I thought it needed cooler weather, but that’s not the case, it needs shorter days. So, plan on a fall or early winter harvest.
The Hibiscus sabdariffa blooms are simple and beautiful. They are a light pinkish color and look very similar to okra blooms. They are only open for a day or so.
Once they die and fall off the calyx is ready to harvest. I don’t harvest them every day so some of our calyxes are quite large and some are smaller.
After a while the calyx will start to get woody and dry out. These will have mature seeds, so if you want to save seeds make sure to let some stay on the plant until the seeds fully mature.
The calyx should just snap right off the branch when it’s ready. However, some might need to be snipped off with some scissors.
Inside the calyx is a seed pod that you will probably want to out. I just slit down the side of the calyx and then around the bottom with a small parring knife.
However, the seed pod is contains mucilage, not quite as much as okra, but it’s soothing to sore throats. So, I dehydrate some of the calyx by just cutting them in quarters without removing the seed pod. I use these during the winter when we need our tea to be extra soothing.
Medicinally, hibiscus is often used to help with high blood pressure, stomach issues, loss of appetite, and several other issues. If you’re interested in using hibiscus medicinally I want to encourage you to talk with a trained herbalist or natural health care provider.
Caution: there is some evidence to suggest that large intake of hibiscus could cause issues with kidney stones in those who have already had kidney stones. You can read more in this article from the American Botanical Council.
We love adding hibiscus to our tea. It has a sour flavor similar to cranberries. I don’t use a set recipe, I just toss some into my cup of mint or nettle tea. If you’re looking for a tea that has quite a bit of vitamin C for the winter, you should try this rose hip and hibiscus tea. This super fruit tea also looks like a tasty year round drink.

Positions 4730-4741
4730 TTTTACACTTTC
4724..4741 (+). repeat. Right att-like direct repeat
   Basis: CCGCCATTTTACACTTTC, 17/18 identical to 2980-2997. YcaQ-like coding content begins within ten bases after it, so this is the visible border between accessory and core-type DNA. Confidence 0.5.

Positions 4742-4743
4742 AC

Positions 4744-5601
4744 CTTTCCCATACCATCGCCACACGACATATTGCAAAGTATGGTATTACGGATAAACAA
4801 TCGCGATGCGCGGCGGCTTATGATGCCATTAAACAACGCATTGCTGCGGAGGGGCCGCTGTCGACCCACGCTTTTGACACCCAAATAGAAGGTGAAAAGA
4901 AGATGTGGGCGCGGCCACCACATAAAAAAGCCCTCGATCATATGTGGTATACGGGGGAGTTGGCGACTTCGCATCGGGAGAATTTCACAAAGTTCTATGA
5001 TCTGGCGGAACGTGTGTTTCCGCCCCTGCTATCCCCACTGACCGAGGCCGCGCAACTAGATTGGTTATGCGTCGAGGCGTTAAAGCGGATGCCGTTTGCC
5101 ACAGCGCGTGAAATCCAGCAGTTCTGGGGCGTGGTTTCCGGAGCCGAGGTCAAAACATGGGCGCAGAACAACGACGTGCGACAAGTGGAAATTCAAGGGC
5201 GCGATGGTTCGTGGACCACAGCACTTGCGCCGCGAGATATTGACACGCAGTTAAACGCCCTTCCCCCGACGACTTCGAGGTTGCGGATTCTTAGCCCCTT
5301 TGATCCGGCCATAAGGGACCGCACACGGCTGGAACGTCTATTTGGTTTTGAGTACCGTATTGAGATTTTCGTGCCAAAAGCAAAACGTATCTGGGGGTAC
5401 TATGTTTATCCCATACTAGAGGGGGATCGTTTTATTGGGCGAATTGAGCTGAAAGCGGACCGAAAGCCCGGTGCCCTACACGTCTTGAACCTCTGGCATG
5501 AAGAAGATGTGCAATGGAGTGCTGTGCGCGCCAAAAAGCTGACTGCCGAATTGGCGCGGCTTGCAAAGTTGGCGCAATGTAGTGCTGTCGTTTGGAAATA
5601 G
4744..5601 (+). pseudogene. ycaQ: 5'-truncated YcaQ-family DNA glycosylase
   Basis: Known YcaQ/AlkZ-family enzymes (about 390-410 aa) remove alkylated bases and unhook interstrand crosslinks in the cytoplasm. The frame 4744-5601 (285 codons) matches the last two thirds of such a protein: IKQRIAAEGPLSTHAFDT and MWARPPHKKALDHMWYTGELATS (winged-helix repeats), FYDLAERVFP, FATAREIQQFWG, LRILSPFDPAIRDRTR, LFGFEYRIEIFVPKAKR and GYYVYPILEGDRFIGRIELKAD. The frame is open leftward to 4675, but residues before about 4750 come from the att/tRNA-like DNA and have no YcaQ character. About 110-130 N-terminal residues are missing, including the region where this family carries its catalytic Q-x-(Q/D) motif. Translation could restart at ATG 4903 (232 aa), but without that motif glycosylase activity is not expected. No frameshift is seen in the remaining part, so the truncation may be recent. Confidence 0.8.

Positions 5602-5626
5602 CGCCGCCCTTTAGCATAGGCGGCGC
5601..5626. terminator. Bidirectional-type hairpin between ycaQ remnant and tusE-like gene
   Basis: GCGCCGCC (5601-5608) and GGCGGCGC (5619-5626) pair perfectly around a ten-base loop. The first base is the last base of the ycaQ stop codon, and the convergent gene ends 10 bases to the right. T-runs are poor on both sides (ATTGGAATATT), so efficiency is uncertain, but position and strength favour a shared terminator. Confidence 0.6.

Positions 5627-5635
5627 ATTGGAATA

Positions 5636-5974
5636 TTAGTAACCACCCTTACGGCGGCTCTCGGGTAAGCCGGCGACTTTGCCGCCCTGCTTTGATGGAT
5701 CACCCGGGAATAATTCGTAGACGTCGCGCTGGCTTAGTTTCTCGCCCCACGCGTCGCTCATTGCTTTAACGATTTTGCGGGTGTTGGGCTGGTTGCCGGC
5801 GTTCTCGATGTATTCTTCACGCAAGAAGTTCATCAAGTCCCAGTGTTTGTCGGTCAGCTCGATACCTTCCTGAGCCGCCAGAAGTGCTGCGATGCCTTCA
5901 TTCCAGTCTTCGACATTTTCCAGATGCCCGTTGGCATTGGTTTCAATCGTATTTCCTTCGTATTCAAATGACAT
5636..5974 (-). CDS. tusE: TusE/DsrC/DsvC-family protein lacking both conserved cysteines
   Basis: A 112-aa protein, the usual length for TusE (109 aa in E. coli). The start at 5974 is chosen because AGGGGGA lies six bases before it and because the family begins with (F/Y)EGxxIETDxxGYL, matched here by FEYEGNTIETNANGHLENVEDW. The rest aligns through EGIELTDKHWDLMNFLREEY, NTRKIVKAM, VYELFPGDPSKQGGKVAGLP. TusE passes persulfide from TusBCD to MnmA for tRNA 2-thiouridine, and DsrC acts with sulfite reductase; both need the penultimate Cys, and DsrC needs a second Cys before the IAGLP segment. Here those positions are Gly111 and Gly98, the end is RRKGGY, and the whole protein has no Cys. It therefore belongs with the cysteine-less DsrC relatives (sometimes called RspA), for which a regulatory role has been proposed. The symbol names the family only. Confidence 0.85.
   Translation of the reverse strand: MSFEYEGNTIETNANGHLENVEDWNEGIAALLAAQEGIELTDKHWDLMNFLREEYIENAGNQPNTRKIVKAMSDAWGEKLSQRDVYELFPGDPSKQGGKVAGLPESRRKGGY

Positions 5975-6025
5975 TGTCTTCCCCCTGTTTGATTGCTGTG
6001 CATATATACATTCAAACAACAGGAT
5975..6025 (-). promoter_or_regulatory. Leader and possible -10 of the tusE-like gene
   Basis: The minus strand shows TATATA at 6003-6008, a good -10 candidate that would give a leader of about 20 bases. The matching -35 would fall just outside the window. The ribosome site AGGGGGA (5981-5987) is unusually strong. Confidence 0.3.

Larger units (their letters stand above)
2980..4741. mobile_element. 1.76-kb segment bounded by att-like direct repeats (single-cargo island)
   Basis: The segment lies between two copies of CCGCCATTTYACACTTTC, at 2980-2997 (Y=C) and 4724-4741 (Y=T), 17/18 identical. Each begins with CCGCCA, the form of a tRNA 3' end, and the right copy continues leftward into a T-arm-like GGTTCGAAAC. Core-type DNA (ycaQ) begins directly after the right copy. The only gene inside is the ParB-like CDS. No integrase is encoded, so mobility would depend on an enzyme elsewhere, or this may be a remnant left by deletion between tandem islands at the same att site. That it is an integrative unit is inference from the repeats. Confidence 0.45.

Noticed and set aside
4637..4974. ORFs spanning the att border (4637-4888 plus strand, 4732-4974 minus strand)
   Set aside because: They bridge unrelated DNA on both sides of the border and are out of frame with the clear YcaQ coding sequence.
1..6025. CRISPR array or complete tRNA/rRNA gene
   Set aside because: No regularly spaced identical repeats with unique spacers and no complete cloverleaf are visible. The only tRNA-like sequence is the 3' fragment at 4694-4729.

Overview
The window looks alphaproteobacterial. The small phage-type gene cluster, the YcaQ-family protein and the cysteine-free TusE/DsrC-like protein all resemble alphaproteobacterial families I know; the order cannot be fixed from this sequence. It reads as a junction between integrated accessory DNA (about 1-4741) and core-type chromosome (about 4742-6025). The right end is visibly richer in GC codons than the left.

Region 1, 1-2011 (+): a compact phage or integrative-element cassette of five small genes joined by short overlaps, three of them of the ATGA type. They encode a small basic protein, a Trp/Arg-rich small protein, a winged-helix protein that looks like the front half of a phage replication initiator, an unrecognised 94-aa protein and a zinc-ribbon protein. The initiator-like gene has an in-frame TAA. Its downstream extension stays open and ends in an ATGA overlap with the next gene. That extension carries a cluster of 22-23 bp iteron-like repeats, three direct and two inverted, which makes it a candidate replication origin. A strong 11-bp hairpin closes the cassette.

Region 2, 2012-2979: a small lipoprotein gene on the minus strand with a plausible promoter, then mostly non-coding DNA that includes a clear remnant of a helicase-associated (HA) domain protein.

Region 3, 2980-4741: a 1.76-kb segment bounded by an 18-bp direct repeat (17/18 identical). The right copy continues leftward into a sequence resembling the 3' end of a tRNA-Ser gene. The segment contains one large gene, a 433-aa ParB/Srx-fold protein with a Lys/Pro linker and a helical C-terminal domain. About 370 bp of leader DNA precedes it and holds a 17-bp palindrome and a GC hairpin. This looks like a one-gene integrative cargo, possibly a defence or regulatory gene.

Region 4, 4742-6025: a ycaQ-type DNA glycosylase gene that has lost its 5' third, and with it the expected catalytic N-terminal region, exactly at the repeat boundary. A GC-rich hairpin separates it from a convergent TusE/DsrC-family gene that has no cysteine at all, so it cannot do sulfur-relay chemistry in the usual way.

Hibiscus can also be used as a kool-aid alternative for a tasty and healthy drink for children – or adult. Another drink for warm weather is this hibiscus clove cooler.
Our son makes kombucha and I’m going to see if I can convince him to branch out and make some hibiscus kombucha for me to try.
I have to say that this chocolate cake with hibiscus curd is probably the most elegant and intriguing idea I’ve seen so far for using hibiscus calyxes. We’ll be making this before our bushes stop producing.
While searching for something to do with the seedpods a friend recommended this article for to me for making a pomegranate hibiscus fire cider and I’m so glad she did. This is the only article I’ve found that suggests just chopping up the immature seed pod with the rest of the calyx and using that for teas. I’ll be doing that from now on.
Hibiscus isn’t just for eating though, you can also use it in a hair rinse and I have friend who’s experimenting dying wool yarn with it which is super cool!
Leaves and flowers are also edible; in some cultures the leaves are cooked like spinach and have a tangy flavor. Some teas are made with just the flowers, leaves and calyxes. Lastly, the wood of some varieties can be used as fiber similar to jute.
Like mulberries, hibiscus is truly an all purpose plant.
Do you grow or use edible hibiscus? If so, leave your tips and recipes in the comments.